Disasters & Accidents

At least 8 dead after Typhoon Noru slams Philippines

Manila, Sep 27 (EFE).- At least eight people were killed and another three were missing in the Philippines on Tuesday after the passage of Typhoon Noru, which has also caused the country’s agriculture billions of dollars in losses.

The typhoon is now barreling towards Vietnam and Cambodia with winds of up to 175 kilometers per hour (109 miles per hour).

The National Disaster Risk Reduction and Management Council on Tuesday reported three more deaths in the provinces of Zambales (2) and Quezon (1) in addition to the five recorded the previous day.

Those first five victims were rescuers who drowned while trying to evacuate residents from a neighborhood in the town of San Miguel de Bulacan, on Luzon island early Monday.

Meanwhile, three fishermen are still missing in Camarines Norte near the area where the typhoon made landfall on the eastern coast of the northern island of Luzon.

The storm, which was initially declared a super typhoon and given the highest warning level by the Philippine weather service before making landfall at 8.20 pm on Sunday, has caused some $2.4 billion worth of damage to agriculture, officials from the Department of Agriculture confirmed to the media.

The typhoon has particularly affected rice crops in Luzon as the country faces a shortage of certain products and global raw material prices are rising.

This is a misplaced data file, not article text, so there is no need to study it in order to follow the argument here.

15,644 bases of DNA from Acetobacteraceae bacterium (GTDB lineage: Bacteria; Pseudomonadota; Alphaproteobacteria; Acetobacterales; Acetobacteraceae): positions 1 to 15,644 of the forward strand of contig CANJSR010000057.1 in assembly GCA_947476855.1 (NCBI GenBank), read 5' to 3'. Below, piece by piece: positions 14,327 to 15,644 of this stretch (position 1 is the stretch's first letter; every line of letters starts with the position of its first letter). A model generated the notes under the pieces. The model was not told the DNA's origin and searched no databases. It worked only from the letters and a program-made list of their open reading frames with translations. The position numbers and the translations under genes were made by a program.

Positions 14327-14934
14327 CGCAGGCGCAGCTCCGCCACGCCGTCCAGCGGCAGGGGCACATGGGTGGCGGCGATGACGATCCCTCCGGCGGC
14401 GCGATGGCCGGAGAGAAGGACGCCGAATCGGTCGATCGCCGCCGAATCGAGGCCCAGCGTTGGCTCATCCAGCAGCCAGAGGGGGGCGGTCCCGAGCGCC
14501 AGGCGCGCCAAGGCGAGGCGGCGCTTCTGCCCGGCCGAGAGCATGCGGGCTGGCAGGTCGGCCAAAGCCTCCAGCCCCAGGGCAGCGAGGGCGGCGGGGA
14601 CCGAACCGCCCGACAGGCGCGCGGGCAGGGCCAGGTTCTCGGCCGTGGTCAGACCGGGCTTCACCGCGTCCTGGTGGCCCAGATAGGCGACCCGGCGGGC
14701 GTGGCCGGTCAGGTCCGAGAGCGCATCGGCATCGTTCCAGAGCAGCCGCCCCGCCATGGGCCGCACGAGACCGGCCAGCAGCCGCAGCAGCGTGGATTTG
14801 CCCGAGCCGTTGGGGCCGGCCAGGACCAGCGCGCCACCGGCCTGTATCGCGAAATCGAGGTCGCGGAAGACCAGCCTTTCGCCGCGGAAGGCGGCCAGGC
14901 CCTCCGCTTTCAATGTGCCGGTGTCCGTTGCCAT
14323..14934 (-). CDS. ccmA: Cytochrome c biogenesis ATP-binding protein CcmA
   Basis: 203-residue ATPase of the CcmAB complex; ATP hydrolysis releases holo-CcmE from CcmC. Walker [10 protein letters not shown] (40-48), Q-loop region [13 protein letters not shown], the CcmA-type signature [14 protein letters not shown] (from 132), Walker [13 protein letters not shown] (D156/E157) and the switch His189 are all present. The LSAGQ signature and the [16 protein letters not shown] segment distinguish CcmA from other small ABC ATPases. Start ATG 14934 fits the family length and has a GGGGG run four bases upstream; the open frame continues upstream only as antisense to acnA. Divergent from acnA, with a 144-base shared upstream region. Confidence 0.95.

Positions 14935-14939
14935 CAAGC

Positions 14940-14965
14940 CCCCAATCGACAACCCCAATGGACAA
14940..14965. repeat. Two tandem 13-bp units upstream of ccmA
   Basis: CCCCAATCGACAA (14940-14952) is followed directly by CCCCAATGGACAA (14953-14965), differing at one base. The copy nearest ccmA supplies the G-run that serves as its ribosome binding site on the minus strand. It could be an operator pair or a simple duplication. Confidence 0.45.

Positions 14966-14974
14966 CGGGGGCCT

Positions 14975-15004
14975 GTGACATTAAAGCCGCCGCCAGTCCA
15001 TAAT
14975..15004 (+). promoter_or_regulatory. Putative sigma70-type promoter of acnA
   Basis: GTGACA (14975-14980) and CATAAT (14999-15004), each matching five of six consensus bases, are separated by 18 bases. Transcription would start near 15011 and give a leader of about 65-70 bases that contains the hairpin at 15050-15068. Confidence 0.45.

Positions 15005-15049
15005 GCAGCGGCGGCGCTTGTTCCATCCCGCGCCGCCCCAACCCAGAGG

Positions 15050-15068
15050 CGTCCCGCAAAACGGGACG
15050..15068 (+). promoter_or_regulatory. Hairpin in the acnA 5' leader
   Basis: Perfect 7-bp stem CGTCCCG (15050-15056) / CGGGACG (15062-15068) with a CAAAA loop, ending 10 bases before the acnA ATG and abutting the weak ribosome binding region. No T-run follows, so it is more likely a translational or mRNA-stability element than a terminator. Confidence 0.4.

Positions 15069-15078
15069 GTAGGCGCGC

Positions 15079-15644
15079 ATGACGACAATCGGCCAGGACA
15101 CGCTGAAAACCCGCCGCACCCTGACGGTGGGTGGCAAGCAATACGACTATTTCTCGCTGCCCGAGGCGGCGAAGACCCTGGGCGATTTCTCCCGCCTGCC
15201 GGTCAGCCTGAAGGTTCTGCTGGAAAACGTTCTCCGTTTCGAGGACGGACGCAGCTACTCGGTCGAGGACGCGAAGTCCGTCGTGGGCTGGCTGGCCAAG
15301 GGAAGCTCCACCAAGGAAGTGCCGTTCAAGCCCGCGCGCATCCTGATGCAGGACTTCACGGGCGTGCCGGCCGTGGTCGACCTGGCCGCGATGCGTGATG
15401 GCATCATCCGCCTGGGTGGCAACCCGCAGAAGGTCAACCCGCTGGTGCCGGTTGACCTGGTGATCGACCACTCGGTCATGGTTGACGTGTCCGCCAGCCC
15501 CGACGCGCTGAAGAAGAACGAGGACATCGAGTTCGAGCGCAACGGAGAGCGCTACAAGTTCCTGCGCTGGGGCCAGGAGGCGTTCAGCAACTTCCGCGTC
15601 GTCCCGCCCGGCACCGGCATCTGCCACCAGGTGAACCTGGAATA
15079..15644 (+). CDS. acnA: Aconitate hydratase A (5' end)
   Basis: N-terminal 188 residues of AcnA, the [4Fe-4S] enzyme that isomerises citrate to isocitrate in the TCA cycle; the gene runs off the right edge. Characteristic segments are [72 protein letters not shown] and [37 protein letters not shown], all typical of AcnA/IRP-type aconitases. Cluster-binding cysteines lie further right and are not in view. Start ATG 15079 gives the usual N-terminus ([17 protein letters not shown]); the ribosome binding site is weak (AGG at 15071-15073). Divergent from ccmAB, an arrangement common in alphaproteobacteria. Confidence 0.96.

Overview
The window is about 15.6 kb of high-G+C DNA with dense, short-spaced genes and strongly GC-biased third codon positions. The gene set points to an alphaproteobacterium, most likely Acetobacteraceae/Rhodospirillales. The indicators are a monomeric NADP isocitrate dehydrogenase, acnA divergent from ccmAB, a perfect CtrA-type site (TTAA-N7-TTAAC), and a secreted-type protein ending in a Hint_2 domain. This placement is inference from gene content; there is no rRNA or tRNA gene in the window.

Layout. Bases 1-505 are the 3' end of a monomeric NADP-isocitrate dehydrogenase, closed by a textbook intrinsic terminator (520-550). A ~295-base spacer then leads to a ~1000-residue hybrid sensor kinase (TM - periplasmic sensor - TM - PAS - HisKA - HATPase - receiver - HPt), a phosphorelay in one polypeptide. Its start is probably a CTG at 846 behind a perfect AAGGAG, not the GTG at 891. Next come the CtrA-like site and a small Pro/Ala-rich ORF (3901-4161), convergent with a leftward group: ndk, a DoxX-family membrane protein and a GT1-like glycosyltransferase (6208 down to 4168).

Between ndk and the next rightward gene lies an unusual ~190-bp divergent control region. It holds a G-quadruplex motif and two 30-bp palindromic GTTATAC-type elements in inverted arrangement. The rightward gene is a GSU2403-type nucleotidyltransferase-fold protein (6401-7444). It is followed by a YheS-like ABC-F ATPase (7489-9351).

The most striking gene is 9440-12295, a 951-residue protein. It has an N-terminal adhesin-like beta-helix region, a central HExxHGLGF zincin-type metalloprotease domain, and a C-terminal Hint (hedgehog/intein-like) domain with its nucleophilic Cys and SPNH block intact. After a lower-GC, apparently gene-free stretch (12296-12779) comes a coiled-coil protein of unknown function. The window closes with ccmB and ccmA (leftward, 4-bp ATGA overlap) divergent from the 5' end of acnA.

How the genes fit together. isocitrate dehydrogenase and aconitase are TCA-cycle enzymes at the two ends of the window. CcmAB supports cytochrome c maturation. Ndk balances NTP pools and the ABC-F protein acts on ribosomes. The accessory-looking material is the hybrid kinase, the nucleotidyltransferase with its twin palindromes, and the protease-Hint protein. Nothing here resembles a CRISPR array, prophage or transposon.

Aerial images show large expanses of flooded fields, especially in areas near rivers and streams, which overflowed due to the intense rainfall unleashed by the typhoon.

About 14,000 families – some 74,000 people – were evacuated by authorities on Sunday in the provinces of Aurora, Nueva Ecija, Bulacan, and several cities in the northern metropolitan area of Manila. Many of them are returning to their homes, Civil Defense officials told reporters.

Noru, which swept across Luzon in the northern Philippines from east to west on Sunday, is now heading for the coast of Vietnam, and has intensified slightly across the ocean.

However, the Philippine Atmospheric, Geophysical and Astronomical Services Administration maintains the warning level for the storm at 4 out of a maximum of 5.

Experts say that the higher-than-usual speed of 20 kph at which the typhoon traveled and the Sierra Madre mountain range, which lessened the intensity of the storm, have reduced its impact in the country. EFE


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